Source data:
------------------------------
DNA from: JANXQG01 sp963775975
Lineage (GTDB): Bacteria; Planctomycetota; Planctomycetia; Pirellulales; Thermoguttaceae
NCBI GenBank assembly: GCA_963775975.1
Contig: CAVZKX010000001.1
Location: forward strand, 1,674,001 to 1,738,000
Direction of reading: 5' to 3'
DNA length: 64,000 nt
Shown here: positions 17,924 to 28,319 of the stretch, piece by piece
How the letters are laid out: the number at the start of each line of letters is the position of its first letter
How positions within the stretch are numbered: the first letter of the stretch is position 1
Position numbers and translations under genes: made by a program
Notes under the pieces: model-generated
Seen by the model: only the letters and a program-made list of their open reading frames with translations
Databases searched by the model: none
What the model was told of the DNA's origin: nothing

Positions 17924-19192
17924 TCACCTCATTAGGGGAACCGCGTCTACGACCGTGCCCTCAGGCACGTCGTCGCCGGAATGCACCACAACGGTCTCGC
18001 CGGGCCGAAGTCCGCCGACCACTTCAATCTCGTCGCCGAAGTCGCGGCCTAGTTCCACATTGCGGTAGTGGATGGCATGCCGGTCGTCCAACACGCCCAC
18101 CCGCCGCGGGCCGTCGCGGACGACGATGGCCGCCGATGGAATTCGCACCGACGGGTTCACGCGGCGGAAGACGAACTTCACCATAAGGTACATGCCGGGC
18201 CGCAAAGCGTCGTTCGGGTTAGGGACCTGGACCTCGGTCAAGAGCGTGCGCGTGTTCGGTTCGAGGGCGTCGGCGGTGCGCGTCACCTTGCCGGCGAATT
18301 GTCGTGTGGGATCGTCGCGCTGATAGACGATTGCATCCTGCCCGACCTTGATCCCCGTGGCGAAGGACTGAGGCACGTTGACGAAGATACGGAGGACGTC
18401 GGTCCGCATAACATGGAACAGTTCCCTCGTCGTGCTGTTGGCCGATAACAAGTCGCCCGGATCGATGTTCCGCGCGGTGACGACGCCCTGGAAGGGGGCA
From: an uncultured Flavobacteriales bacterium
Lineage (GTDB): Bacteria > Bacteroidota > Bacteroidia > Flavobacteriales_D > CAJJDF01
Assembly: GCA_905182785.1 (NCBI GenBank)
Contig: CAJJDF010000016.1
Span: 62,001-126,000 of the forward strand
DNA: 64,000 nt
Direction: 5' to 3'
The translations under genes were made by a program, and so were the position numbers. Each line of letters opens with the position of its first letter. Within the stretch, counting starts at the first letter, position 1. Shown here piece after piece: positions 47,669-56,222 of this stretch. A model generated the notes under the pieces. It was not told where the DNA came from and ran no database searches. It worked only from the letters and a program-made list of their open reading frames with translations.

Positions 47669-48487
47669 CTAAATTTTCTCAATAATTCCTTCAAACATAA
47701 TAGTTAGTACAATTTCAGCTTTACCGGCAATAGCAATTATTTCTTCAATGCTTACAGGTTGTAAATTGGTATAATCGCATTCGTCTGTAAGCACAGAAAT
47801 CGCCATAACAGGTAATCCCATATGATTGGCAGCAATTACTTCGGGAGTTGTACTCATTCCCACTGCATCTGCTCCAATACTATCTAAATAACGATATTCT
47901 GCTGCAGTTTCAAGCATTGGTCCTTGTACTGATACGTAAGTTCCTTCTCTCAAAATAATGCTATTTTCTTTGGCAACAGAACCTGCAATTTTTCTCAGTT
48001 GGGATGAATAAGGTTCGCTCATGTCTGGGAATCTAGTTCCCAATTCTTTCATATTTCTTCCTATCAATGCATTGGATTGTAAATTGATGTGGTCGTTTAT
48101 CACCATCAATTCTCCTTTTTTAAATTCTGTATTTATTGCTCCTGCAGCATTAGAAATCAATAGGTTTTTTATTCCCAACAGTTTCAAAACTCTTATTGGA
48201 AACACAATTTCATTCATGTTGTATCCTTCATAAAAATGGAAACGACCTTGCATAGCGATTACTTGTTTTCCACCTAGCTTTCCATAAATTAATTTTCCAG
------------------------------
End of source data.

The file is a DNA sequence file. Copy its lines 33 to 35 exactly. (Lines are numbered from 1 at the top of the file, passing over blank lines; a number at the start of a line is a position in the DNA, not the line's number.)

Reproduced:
47701 TAGTTAGTACAATTTCAGCTTTACCGGCAATAGCAATTATTTCTTCAATGCTTACAGGTTGTAAATTGGTATAATCGCATTCGTCTGTAAGCACAGAAAT
47801 CGCCATAACAGGTAATCCCATATGATTGGCAGCAATTACTTCGGGAGTTGTACTCATTCCCACTGCATCTGCTCCAATACTATCTAAATAACGATATTCT
47901 GCTGCAGTTTCAAGCATTGGTCCTTGTACTGATACGTAAGTTCCTTCTCTCAAAATAATGCTATTTTCTTTGGCAACAGAACCTGCAATTTTTCTCAGTT